Rushing out of the recent CTAM Digital & PPV Conferencewhile trying to get an earlier flight home, myself and many other attendees instead foundourselves marooned in the New Orleans airport -- one of the hardest on this planet to getin or out of.
So being sensible people and trying to make the best of abad situation, we schlepped our luggage to the nearest bar at the airport and dug in ourheels for the duration of our respective delays.
Over Cajun burgers and beer, several of us soon became newbest friends, swapping stories from the conference, where the topic of digital clearlyovershadowed the PPV track.
Judging from what I heard and saw at the conference,coupled with the ad hoc meeting in the airport bar, clearly, this confab was a pivotalpoint for cable. Representatives from many MSOs and systems really shared, givingblow-by-blow details of their current digital strategies and of what they thought thelandscape would look like 18 months out.
The looking-ahead part is always the most fun, especiallylate on a Friday afternoon, hoisting a brewsky or two with people who are involved in somevery innovative new launches.
For example, take a look at what Tim Krass is doing. Krasshas now been at Intertainer as its senior vice president, affiliate sales and marketing,for two months.
Prior to Intertainer, Krass had headed up affiliatemarketing at Fox/Liberty Sports and, in an earlier life, he had worked at several CoxCommunications cable systems.
Looking at a demo of his service in the bar, it becamequickly apparent that Intertainer is not just another VOD service.
Krass, in fact, describes it as "a completeentertainment network on-demand, offering everything from movies-on-demand to e-commerceand interactive advertising."
While it was only a demo, it looks like it has the makingsof a killer app. And apparently, I'm not the only one who thinks so, because thetwo-and-a-half-year-old company has already convinced five major companies -- NBC,Comcast, Sony, Intel and U S West -- to dig into their pockets and become minoritypartners.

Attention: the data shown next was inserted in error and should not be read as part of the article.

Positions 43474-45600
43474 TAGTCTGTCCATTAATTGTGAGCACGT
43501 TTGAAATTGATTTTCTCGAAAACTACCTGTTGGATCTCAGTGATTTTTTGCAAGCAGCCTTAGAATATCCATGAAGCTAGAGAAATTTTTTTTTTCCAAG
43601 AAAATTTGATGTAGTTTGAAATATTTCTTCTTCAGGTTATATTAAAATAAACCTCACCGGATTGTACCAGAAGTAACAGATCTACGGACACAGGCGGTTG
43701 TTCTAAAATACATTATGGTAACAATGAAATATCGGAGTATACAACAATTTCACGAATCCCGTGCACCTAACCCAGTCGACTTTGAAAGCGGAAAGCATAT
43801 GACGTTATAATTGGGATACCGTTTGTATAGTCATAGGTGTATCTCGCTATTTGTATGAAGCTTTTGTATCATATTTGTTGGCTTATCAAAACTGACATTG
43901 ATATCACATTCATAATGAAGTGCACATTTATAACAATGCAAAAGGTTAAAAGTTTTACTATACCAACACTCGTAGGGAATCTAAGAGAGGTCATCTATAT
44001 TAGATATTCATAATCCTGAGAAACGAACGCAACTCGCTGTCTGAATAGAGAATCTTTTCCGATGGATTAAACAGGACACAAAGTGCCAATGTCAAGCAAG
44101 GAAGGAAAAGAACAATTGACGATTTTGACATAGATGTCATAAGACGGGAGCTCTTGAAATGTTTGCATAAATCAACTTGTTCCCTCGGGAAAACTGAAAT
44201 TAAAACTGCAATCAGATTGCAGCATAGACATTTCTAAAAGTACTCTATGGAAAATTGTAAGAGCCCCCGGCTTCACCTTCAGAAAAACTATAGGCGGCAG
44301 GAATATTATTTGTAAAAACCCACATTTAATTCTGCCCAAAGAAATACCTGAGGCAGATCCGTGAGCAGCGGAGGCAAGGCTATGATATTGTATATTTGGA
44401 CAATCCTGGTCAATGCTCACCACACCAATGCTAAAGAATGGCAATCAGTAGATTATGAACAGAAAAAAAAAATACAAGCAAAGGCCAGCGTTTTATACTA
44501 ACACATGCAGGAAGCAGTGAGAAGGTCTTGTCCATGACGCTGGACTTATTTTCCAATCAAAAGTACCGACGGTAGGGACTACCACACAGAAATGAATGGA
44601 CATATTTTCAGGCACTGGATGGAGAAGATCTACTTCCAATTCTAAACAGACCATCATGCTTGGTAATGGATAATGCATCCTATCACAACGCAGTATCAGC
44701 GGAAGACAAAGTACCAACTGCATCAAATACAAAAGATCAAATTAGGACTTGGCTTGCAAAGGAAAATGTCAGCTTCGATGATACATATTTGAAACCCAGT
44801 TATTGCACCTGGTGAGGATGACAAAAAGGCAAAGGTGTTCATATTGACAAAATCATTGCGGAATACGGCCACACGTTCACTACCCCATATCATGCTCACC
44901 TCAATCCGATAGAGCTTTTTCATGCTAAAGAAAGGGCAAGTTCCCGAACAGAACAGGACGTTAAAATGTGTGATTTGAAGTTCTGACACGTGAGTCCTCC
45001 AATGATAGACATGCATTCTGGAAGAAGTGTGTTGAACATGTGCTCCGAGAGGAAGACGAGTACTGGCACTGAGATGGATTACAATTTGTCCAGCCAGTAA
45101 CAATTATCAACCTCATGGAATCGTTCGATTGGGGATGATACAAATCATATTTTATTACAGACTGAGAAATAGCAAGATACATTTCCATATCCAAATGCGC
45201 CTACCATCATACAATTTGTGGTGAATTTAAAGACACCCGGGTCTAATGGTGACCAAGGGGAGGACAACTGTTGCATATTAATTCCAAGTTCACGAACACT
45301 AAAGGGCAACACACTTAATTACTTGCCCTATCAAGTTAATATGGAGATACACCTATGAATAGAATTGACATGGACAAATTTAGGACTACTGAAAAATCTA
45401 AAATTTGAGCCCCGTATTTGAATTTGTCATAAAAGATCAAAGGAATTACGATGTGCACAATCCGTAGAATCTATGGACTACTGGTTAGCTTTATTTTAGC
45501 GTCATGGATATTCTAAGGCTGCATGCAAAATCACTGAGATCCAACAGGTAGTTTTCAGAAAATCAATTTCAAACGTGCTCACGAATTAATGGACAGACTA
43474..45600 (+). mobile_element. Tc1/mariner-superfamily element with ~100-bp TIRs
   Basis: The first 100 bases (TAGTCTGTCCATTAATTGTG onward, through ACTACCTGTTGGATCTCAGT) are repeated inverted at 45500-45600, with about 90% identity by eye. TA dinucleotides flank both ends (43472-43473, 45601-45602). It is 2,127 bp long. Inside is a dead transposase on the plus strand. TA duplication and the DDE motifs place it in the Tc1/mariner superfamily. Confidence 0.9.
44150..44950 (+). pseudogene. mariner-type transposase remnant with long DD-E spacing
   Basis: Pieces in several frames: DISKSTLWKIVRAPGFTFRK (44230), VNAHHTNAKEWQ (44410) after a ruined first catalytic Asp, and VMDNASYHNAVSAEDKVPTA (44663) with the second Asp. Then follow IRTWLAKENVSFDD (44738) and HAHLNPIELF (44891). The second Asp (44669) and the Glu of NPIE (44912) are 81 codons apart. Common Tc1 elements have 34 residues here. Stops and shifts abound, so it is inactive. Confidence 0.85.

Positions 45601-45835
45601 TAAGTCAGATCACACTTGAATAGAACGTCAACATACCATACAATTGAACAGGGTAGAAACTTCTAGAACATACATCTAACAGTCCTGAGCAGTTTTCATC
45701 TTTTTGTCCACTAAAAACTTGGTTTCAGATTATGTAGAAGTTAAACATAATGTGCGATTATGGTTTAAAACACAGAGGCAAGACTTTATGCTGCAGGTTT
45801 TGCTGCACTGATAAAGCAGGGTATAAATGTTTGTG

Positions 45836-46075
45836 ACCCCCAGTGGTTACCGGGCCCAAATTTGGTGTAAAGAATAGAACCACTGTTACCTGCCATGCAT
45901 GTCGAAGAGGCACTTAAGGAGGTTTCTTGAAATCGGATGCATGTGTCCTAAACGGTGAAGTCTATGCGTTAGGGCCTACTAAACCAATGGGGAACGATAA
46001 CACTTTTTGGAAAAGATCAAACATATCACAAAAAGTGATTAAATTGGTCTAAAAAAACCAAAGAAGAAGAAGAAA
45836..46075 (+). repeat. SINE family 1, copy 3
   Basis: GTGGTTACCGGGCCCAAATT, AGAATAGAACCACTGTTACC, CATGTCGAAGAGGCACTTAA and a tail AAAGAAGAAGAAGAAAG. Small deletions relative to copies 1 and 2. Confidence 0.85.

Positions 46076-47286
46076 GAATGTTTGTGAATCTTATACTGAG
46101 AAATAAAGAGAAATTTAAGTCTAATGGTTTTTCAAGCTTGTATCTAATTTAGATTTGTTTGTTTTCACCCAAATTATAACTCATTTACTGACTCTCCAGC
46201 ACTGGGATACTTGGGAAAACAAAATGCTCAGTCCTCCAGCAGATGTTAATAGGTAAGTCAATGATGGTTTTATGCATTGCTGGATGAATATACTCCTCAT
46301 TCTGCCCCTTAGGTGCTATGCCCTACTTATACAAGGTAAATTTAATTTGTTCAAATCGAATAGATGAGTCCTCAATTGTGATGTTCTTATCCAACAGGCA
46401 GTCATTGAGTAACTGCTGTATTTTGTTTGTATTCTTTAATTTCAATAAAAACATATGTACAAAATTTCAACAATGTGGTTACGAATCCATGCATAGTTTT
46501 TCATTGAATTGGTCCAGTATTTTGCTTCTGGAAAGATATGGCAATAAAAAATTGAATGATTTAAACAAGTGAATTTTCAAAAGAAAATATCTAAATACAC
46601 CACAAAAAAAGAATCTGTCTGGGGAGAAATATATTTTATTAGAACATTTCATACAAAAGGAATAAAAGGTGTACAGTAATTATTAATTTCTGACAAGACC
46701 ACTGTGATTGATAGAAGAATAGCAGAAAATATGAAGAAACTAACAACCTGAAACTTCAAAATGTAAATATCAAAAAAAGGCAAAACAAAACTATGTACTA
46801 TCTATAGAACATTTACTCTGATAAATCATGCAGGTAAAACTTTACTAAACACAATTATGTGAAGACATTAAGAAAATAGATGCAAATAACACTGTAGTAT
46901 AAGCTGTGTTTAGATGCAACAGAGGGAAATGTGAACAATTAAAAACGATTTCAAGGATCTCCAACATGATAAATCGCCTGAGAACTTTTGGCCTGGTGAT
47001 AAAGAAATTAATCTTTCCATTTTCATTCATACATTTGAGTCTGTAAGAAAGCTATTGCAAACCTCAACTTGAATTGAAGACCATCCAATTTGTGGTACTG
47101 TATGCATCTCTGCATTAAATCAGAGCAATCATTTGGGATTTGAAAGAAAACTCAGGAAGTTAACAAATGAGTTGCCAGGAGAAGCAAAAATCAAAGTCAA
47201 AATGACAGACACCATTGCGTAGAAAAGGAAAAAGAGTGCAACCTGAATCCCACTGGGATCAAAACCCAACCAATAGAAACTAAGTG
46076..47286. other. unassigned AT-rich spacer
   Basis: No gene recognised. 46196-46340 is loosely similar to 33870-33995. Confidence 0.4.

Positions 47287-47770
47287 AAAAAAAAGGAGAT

So far, the Culver City, Calif.-based start-up has threetrials under way: one with Comcast in a suburb 20 miles outside of Philadelphia, and twowith U S West over DSL in Denver and Boulder, Colo.
Because neither Scientific-Atlanta's Explorer 2000 norGeneral Instrument's DCT 5000 is expected to roll until the fourth quarter at theearliest, Intertainer is testing its service on users' computers, rather than on TVsets.
The advanced boxes, Krass says, will drive interactiveservices, and Intertainer will be able to run on both computers and TV sets once the boxesstart shipping.
For Krass, the most shocking finding from the six-month-oldtrials is that "the buy-rates for movies are strong, especially when you realize thatpeople are buying full-length movies and watching them on PCs."
Of course, the computers in the test are not exactlystandard-issue: Testers are rigged with souped-up Gateways with 27-inch monitors -- aboutthe size of most television screens.
In its test markets, users pay $3.95 for movies right now,and Intertainer says it has signed content deals with almost every studio. Right now, allthey can do is order movies-on-demand. But soon, they'll be able to do moreinteractive functions, like e-commerce, and to participate in interactive advertising.
On the business side, Intertainer's splits withoperators are comparable with those of PPV, and when e-commerce kicks in, operators willalso get a cut of the action, as they do with cable home shopping networks.
Krass came out of New Orleans, he says, a very happy man,having lined up appointments with several smaller operators to go over their plants'technical specifications for Intertainer.
And that's one of the most interesting things aboutdigital rollouts that came out of this CTAM conference.
In many respects, the smaller, more nimble operators areleading the pack, not the giants in MSO-land.